Multisensory Convergence

  • Peter H. Hartline
Part of the Readings from the Encyclopedia of Neuroscience book series (REN)


Much of the research on multisensory or multimodal integration has been directed toward (1) learning what neurons or regions of the brain are specialized for responding to objects that can stimulate more than one sensory modality (multiple modality objects), (2) determining the functional properties of multisensory neurons and inferring their roles in behavior, and (3) determining how structural properties of such neurons may account for their modality-integrating function.


Superior Colliculus Optic Tectum Mauthner Neuron Superior Collicular Neuron Multisensory Neuron 
These keywords were added by machine and not by the authors. This process is experimental and the keywords may be updated as the learning algorithm improves.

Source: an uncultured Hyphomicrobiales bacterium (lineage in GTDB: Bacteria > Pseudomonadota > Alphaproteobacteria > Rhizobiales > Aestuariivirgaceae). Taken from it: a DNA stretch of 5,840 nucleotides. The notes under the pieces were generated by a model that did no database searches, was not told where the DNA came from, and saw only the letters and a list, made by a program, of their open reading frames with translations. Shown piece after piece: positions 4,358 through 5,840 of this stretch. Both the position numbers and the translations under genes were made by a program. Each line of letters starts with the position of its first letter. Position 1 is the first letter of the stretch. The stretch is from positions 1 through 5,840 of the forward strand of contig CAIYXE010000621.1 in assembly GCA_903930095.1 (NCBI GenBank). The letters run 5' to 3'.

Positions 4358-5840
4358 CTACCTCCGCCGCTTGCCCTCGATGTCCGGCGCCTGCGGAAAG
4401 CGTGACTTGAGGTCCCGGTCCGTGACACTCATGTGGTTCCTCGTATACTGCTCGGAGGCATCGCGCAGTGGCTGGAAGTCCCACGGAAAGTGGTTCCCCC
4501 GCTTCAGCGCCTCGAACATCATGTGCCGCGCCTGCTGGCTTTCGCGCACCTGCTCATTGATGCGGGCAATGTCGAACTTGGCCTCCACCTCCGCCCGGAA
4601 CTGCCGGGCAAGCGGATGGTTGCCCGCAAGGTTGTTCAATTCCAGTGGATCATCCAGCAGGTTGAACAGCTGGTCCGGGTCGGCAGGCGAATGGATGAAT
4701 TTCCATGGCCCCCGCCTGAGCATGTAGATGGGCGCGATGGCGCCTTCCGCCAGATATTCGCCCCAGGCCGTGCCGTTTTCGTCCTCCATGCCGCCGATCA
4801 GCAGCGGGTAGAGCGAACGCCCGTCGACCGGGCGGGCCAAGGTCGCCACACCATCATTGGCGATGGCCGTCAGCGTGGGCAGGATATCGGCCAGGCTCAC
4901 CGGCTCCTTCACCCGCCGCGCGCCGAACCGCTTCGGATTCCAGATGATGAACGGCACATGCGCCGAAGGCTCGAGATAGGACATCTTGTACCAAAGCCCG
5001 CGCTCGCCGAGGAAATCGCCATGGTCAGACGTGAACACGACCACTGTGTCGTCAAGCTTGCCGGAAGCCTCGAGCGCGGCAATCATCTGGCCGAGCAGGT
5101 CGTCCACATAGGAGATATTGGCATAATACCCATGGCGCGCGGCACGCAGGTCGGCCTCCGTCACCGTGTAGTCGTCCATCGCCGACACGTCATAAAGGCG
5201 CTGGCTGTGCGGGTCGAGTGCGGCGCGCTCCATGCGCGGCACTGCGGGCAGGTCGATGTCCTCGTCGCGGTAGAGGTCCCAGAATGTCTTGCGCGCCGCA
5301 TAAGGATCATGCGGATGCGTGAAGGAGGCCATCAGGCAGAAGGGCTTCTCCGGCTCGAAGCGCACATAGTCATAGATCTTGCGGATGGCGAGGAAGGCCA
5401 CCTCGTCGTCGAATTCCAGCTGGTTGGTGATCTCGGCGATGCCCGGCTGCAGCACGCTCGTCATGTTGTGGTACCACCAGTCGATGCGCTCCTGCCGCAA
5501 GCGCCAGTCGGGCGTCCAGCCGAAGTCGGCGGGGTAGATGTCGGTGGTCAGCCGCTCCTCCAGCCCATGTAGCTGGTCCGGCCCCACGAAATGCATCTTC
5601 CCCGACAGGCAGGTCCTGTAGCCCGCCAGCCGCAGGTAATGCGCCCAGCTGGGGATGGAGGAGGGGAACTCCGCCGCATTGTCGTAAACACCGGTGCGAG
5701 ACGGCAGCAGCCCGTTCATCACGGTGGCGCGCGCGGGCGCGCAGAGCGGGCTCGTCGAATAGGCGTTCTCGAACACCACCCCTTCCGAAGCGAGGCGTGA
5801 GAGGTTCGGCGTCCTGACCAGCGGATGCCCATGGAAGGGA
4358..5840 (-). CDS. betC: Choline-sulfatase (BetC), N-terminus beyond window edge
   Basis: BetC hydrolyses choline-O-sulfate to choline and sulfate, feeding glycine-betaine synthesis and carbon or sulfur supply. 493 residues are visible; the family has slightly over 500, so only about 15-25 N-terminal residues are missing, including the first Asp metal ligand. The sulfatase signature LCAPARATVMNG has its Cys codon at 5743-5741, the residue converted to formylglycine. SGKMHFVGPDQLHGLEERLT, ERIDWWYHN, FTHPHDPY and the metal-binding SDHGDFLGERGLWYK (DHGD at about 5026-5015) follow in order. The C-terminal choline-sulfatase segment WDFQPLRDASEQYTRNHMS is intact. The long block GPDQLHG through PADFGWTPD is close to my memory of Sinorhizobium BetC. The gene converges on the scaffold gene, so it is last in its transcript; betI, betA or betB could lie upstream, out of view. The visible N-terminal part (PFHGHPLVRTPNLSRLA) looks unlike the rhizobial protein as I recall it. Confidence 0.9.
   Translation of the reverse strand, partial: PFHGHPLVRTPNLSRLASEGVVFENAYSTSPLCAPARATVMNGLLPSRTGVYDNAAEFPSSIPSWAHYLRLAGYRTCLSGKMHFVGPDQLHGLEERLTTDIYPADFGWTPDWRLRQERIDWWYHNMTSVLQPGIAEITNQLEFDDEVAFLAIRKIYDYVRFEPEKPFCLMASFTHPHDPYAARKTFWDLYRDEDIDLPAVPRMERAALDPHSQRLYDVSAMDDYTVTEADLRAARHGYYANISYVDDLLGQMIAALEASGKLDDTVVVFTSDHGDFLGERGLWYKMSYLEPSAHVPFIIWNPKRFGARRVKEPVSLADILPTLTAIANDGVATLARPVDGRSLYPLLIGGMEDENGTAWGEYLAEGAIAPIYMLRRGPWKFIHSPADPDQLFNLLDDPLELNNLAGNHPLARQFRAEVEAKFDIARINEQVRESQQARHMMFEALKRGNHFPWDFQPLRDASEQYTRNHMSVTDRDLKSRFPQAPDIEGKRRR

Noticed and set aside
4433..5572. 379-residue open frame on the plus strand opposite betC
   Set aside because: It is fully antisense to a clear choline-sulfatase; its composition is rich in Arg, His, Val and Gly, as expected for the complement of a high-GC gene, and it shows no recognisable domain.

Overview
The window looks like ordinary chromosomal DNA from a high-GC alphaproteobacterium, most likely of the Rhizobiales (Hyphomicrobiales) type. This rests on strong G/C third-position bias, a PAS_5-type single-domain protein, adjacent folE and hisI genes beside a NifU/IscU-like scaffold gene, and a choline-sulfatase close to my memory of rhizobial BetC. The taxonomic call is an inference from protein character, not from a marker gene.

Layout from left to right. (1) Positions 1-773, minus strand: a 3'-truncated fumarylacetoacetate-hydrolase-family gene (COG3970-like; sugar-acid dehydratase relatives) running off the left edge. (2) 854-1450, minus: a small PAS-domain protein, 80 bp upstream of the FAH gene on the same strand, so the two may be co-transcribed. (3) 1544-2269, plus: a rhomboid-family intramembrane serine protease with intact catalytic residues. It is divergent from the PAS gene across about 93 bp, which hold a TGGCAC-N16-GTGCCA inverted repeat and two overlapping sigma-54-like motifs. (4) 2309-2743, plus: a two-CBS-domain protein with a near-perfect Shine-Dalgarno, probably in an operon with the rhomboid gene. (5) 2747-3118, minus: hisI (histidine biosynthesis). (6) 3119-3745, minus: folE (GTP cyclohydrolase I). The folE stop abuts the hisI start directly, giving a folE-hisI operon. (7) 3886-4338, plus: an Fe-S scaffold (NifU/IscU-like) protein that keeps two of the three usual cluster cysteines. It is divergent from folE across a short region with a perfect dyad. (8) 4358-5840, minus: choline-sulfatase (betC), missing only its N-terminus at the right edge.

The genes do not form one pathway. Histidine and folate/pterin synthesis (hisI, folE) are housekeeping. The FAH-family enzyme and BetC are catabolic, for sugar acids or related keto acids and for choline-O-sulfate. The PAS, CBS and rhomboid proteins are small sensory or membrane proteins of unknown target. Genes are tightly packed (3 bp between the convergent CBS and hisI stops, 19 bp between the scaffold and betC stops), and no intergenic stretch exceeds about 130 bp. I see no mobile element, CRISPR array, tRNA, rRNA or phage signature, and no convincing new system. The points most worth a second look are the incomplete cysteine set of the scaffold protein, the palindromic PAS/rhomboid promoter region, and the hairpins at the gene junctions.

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Further reading

  1. Hartline PH (1985). Multimodal integration in the brain: Combining dissimilar views of the world. In: Modes of Communication in the Nervous System, Brumwasser FS, Cohen M, eds. New York: John Wiley and SonsGoogle Scholar
  2. Horn E. ed (1983): Multimodal Convergences in Sensory Systems. Fortschr Zool 28Google Scholar
  3. Knudsen EI (1984): The role of auditory experience in the development and maintenance of sound localization. Trend Neurosci 7:326–330CrossRefGoogle Scholar

Copyright information

© Birkhäuser Boston, Inc. 1988

Authors and Affiliations

  • Peter H. Hartline

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